Dave Cline said...

A flagship novel. Interesting idea. What your name might stand for in 20-50 years; that sort of thing?

I would guess that luck plays a big part in that.

Would a flagship novel contain such things as social commentary, future predictions (that are probable and come true), an epic nature? Would they be real world vs fantasy or ultra sci-fi? That is, plausible rather than impossible (Hunger Games vs Harry Potter)?

I've mentioned before that lately I prefer plausible stories vs the impossible. In my youth I think the opposite was true. I still want to escape, but do so into a world that *could* be rather than into one that could never be. Nor do I favor the alt-history fiction (H.Turtledove) novels (don't care about what never was), show me just might be -- in this universe.

I guess for my flagship I would choose it to be visionary, plausible, socially involved, and I suppose meaningful in some way.

Duncan McGeary said...

Right, but trying to be "visionary, plausible, socially involved, and meaningful" is a recipe for writer's block. At least for me.

I set out with good intentions, and then the novels end up being Duncan McGeary like, very much of the same level of competence as most of the rest of the Duncan McGeary novels.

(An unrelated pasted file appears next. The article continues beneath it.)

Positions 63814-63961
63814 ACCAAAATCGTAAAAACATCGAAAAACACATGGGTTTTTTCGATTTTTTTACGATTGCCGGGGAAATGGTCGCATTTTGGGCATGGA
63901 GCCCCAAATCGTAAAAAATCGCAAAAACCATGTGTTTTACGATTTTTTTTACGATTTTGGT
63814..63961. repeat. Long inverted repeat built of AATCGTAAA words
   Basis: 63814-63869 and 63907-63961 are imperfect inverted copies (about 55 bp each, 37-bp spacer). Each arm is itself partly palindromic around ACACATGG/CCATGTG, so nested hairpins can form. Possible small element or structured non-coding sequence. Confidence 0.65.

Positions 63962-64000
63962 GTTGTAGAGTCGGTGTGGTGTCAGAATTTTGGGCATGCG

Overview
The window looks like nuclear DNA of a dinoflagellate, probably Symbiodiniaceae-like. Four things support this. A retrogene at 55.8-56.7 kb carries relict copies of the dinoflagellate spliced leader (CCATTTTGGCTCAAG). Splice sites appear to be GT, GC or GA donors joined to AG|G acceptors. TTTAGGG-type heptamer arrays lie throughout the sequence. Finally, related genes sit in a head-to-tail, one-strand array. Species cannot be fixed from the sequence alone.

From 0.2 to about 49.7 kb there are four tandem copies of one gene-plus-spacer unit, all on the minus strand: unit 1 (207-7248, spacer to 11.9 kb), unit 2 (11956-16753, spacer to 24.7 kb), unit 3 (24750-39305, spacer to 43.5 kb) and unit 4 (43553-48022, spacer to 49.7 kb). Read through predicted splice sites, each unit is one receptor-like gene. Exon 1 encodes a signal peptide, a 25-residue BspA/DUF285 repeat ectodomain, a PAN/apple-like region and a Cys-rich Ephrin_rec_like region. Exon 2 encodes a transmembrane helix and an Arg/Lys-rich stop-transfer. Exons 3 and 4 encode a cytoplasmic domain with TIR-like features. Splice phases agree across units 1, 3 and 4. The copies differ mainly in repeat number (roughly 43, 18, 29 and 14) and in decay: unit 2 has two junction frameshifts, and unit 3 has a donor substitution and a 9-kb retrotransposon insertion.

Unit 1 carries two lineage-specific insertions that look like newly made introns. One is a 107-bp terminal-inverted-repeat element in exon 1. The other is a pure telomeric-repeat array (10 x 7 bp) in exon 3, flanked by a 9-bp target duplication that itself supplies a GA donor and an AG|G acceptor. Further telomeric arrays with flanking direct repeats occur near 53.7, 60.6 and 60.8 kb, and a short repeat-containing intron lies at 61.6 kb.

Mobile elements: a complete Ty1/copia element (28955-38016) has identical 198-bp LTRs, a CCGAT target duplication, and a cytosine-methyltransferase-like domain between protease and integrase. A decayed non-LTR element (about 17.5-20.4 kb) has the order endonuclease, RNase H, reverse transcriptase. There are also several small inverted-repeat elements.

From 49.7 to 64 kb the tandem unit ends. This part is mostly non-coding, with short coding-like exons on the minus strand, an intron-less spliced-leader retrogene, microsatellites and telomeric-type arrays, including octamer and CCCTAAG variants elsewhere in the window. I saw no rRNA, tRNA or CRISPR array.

I'm always trying for the "good" novel, and then hoping for a "competent" novel.

I figure "luck" is a good word, and more likely to happen the more I write. Sort of like a baseball player who has a "career year." As much about statistical averages and odds as anything else.

To be reductive.

Duncan McGeary said...

Writing what you want to write is more likely to result in a good book. It's not like any of us chose to write a bad book. We're all doing our best.

Lots of pretentious novels and novelists out there. If you've got the skill and talent and intelligence and depth to pull it off, then great. If you don't, then you're just wasting everyone's time.

Whereas, if your goal is just to tell a good story--hey, it might end up being the very thing you're hoping for.

Dave Cline said...

A good story. Yeah, you're no doubt right in that. Get that first, and then maybe be conscious of the other stuff during the process. I suppose I was thinking about novels that become links in our expanding culture.

And that luck reference. Much better odds if you've got a dozen novels published eh? The whole "luck favors the well prepared" theme.

Duncan McGeary said...

It's so much easier to write a novel, to submit a novel, to self-publish a novel, that it's gone from "luck" to "astounding luck." Really, the whole thing is out of control.

Back when I used to have cut down my own trees to make paper and kill snails to make ink, those were the days.

To write a novel in the 70's, you had to create a clean copy from a typewriter, copy it at a printer, put it in a box and send it postal to a publisher. I figure that washed out about 90% of the potential novelists--good or bad.